The communication struggles of children with autism spectrum disorder can drive parents and educators to try anything to understand their thoughts, needs and wants. Unfortunately, specialists in psychology and communication disorders do not always communicate the latest science so well.
These factors make the autism community especially vulnerable to interventions and "therapies" that have been thoroughly discredited, says Scott Lilienfeld, a psychologist at Emory University.
"Hope is a great thing, I'm a strong believer in it," Lilienfeld says. "But the false hope buoyed by discredited therapies can be cruel, and it may prevent people from trying an intervention that actually could deliver benefits."
The authors describe a litany of treatments for autism that have been attempted with little or no success over the years, including gluten- and casein-free diets, antifungal interventions, chelation therapy, magnetic shoe inserts, hyperbaric oxygen sessions, weighted vests, bleach enemas, sheep-stem-cell injections and many more.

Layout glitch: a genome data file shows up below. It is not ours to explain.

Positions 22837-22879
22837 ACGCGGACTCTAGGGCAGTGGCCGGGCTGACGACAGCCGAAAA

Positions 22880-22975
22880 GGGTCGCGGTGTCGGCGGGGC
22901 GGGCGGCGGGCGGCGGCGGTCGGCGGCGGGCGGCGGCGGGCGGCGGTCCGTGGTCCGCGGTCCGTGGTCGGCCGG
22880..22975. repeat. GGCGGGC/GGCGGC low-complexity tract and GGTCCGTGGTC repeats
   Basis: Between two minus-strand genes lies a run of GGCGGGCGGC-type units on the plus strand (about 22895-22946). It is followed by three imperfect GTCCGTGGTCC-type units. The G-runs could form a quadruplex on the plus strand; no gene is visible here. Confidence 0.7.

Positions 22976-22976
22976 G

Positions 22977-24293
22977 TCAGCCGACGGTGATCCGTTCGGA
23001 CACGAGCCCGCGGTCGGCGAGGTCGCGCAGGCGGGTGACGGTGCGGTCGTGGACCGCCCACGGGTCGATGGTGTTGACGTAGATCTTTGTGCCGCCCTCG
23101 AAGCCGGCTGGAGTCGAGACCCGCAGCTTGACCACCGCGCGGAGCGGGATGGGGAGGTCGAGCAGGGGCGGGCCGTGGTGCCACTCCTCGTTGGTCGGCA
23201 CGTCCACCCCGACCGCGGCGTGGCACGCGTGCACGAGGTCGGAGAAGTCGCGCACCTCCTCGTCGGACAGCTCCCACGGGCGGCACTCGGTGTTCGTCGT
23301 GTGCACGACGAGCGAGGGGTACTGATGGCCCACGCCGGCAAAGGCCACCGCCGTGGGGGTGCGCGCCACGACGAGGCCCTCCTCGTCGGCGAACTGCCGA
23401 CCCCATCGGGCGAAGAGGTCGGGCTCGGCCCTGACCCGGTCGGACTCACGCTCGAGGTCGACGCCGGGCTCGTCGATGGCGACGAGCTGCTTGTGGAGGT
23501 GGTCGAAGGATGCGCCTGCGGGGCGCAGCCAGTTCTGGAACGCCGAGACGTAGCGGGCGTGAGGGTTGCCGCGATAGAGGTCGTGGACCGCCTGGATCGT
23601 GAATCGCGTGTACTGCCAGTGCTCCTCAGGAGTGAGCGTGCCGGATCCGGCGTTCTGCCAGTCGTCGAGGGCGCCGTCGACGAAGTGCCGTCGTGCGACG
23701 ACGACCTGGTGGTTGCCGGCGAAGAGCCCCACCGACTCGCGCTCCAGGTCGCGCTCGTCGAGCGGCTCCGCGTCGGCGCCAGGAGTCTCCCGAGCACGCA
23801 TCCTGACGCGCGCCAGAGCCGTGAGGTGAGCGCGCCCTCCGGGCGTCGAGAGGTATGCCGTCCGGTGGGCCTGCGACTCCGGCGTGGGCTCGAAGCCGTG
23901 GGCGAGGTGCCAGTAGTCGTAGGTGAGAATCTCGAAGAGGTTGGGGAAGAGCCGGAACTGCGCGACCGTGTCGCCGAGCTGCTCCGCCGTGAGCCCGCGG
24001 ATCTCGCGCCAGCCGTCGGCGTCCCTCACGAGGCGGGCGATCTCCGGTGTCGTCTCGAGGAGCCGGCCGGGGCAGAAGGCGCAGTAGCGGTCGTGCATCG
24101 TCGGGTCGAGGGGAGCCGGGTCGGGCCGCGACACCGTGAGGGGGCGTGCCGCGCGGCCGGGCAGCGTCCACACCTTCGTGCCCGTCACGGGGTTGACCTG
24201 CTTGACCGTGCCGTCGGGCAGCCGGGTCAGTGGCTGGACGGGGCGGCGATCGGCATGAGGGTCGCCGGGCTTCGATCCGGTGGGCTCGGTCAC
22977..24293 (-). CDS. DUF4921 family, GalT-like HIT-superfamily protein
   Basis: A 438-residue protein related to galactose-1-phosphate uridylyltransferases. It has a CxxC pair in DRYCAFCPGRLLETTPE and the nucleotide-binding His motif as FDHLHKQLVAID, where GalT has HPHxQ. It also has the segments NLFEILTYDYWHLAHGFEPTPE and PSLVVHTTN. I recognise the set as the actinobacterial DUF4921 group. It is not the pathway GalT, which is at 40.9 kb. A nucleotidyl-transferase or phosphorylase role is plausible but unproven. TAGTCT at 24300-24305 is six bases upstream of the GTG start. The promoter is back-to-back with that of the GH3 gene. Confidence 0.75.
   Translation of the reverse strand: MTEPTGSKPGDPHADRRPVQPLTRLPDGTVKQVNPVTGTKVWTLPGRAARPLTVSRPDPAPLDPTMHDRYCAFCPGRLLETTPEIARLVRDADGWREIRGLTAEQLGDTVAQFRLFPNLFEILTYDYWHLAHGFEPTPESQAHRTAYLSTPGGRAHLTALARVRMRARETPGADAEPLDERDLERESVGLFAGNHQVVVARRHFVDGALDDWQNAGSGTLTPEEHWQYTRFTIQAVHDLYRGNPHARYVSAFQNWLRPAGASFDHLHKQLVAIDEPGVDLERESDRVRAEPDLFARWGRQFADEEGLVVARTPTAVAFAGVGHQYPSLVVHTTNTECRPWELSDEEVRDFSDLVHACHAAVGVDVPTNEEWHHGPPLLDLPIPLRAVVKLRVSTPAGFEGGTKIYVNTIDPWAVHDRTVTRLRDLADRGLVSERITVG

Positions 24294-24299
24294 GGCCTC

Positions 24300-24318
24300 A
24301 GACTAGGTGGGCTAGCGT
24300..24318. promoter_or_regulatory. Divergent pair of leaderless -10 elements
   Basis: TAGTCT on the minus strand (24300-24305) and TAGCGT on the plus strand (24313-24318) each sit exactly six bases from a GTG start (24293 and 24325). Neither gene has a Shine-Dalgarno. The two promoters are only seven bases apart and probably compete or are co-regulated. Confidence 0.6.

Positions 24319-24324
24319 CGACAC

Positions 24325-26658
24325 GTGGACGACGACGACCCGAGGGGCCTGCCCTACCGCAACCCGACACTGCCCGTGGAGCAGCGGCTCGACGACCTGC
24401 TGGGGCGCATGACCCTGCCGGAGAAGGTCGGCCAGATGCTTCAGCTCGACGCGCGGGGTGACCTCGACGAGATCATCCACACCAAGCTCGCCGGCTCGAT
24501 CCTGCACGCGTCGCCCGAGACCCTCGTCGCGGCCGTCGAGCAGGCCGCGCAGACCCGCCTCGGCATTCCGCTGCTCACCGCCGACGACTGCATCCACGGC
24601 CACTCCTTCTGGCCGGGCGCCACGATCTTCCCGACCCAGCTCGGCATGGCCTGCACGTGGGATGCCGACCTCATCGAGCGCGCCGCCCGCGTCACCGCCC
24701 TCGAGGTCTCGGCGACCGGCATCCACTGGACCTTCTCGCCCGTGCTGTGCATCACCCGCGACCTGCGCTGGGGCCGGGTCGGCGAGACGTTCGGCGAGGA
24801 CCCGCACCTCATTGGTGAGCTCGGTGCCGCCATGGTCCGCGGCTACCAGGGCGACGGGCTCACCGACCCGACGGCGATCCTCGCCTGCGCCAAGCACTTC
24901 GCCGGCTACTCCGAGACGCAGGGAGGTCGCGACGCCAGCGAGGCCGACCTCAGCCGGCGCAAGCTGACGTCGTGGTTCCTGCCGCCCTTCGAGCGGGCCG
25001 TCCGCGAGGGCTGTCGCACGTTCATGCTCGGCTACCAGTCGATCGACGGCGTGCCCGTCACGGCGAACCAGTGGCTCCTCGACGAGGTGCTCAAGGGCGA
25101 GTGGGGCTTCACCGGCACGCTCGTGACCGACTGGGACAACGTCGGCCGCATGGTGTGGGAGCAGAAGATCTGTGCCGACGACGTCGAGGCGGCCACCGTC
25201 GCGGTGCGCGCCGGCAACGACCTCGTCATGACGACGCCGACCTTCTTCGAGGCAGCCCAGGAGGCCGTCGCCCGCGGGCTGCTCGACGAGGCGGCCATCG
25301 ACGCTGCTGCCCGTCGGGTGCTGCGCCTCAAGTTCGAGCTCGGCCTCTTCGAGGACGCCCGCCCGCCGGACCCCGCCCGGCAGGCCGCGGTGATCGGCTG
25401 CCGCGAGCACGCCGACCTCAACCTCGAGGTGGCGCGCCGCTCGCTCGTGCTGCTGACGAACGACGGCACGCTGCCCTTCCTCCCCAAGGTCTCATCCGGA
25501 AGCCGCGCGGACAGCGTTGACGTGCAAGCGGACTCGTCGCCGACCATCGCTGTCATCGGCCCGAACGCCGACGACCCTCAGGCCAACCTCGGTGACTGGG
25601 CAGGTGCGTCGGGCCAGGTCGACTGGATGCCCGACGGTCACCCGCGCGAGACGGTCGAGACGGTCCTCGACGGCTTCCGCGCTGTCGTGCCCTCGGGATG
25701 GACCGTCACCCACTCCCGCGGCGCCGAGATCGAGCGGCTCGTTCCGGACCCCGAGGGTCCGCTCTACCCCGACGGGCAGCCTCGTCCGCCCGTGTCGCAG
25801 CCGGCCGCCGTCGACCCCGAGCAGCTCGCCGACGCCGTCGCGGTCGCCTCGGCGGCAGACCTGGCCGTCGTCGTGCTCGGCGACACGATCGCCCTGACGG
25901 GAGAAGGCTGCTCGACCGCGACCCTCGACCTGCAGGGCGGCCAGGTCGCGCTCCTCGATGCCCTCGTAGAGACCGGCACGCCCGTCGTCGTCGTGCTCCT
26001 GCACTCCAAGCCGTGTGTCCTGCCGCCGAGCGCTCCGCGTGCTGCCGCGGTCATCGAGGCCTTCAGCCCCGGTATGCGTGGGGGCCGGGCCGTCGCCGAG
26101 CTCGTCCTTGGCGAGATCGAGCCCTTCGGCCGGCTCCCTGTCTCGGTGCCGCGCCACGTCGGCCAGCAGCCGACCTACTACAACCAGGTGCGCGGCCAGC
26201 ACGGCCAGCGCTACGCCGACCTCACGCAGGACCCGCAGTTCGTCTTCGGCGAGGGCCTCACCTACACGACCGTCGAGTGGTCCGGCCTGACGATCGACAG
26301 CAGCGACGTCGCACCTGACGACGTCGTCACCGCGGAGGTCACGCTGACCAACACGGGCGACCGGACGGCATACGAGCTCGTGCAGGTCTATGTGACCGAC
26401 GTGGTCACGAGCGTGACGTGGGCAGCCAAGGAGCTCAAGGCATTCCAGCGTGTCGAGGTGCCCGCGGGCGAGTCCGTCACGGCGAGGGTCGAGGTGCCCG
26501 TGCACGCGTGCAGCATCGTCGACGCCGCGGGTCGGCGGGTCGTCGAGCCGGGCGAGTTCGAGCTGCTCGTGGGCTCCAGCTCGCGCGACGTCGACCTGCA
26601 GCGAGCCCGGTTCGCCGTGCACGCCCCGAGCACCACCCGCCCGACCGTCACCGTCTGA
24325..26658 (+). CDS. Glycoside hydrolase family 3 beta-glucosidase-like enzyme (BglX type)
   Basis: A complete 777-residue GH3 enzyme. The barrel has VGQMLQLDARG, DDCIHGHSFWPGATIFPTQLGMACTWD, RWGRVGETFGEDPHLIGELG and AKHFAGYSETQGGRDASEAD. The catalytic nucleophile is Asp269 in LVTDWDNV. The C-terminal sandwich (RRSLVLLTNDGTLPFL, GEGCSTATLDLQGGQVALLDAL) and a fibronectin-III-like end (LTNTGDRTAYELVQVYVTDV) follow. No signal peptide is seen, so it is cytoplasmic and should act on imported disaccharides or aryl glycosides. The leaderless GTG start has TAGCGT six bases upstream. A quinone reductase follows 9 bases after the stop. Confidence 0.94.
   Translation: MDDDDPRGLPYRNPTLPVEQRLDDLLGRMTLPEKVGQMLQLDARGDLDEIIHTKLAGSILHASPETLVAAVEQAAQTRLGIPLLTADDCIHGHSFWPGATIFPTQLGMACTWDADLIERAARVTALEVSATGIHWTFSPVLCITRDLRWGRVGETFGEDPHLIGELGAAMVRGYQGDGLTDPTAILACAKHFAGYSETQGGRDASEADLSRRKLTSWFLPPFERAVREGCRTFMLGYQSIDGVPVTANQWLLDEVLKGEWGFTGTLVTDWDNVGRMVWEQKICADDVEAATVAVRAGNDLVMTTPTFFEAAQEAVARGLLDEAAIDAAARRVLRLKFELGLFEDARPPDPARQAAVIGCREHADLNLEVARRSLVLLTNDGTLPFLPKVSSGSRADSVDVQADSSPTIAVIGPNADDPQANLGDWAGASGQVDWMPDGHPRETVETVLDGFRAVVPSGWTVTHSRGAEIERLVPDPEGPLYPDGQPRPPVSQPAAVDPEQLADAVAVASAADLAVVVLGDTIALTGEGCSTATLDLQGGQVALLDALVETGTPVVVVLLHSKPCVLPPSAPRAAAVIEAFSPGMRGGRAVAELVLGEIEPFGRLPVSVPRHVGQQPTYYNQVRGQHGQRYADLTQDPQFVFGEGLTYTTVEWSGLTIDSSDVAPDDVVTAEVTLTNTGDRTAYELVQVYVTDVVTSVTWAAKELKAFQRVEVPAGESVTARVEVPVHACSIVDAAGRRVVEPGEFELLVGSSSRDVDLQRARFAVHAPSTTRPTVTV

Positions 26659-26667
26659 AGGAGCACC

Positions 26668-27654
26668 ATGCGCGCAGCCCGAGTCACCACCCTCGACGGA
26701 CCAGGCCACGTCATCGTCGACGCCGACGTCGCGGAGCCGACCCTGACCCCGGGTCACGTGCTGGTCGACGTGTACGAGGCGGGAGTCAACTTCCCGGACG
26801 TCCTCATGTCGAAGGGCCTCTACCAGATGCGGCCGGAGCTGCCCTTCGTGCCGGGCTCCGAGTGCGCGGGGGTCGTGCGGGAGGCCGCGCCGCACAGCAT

As a case study, however, the article focuses on one intervention in particular: Facilitated Communication, or FC.
By reviewing published surveys of practitioner use and canvassing the popular and academic literatures, Lilienfeld and his co-authors show that FC continues to be widely used and widely disseminated in much of the autism community despite its scientific refutation. They examine a number of potential reasons for the surprising persistence of FC and other autism fads. They note that the inherent difficulties in treating autism may give rise to an understandable desire for quick fixes of many kinds.
Lilienfeld and his colleagues underscore the pressing need for experts in the autism field to better educate the public about not only what works for the condition, but what does not.